NEW YORK (CBSNewYork) — A passenger’s dire need to use the bathroom led to a disruptive and diverted flight from JFK.

The incident sparked a debate over whether or not all passengers should be allowed to use bathrooms located in first class.

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The Alaskan Airlines passenger was clearly unhinged as he launched into a verbal attack aboard Flight 411.

In a video, he’s heard saying, “They’d rather let the bathroom be empty up there and let eight people wait in line.”

But the cause for his outburst is an urge many travelers find sympathetic, CBS2’s Christina Fan reports.

“If a guy has to go, why not? Why not? If a guy has to go to the bathroom, what are you going to do? Let him go on the seat?” one traveler said.

“It’s an emergency and you should be allowed to. Either way, you know, you paid for a flight ticket,” New Jersey resident Rocio Castillo said.

The meltdown began when the man was denied access to use a bathroom in first class while all the ones in coach were occupied.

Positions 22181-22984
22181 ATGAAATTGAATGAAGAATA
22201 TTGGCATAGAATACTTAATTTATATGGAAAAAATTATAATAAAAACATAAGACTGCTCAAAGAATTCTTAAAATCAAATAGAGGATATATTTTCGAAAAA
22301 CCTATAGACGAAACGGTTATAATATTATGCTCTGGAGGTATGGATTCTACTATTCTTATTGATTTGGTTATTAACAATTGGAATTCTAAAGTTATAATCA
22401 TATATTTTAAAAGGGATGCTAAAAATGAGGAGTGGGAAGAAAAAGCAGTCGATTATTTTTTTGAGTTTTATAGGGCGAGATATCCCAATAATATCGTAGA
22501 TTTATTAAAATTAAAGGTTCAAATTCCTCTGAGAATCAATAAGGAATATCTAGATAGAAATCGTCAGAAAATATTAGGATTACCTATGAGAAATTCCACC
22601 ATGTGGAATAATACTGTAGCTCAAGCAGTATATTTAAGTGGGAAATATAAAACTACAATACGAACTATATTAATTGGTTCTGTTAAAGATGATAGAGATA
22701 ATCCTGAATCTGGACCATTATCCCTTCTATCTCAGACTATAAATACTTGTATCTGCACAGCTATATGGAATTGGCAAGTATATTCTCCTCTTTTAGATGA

Aviation experts say it’s usually at a flight attendant’s discretion whether or not to let people use lavatories outside their ticketed cabin.

In this case, they say the decision was tricky because the first-class bathroom was located right next to the cockpit.

“Anybody moving toward that lavatory is automatically suspect. Now, if you’re already seated in first class, they know who you are, but if you’re coming from the economy section, they’re going to look at you and they’re going to say, ‘Why aren’t you using the restrooms in the back?'” said Doug Kidd, executive director of the National Association of Airline Passengers.

A recent study suggests inequality between first-class and economy lead to more cases of air rage.

“I’ve seen it. The regular flights, everybody is treated the same, but then when you have class, it’s a different treatment,” passenger Andrene Welch said.

But experts say the real problem is airlines trying to squeeze in more passengers and profit with more seats and fewer bathrooms.

“If you’re flying economy, you don’t expect any luxuries, but you do expect a necessity,” Kidd said.

Late reaction from the Department of Justice says the first-class bathroom was occupied by a crew member at that moment and the situation grew out of control before it could be resolved.

The passenger was arrested and charged in federal court with interfering with a flight attendant.

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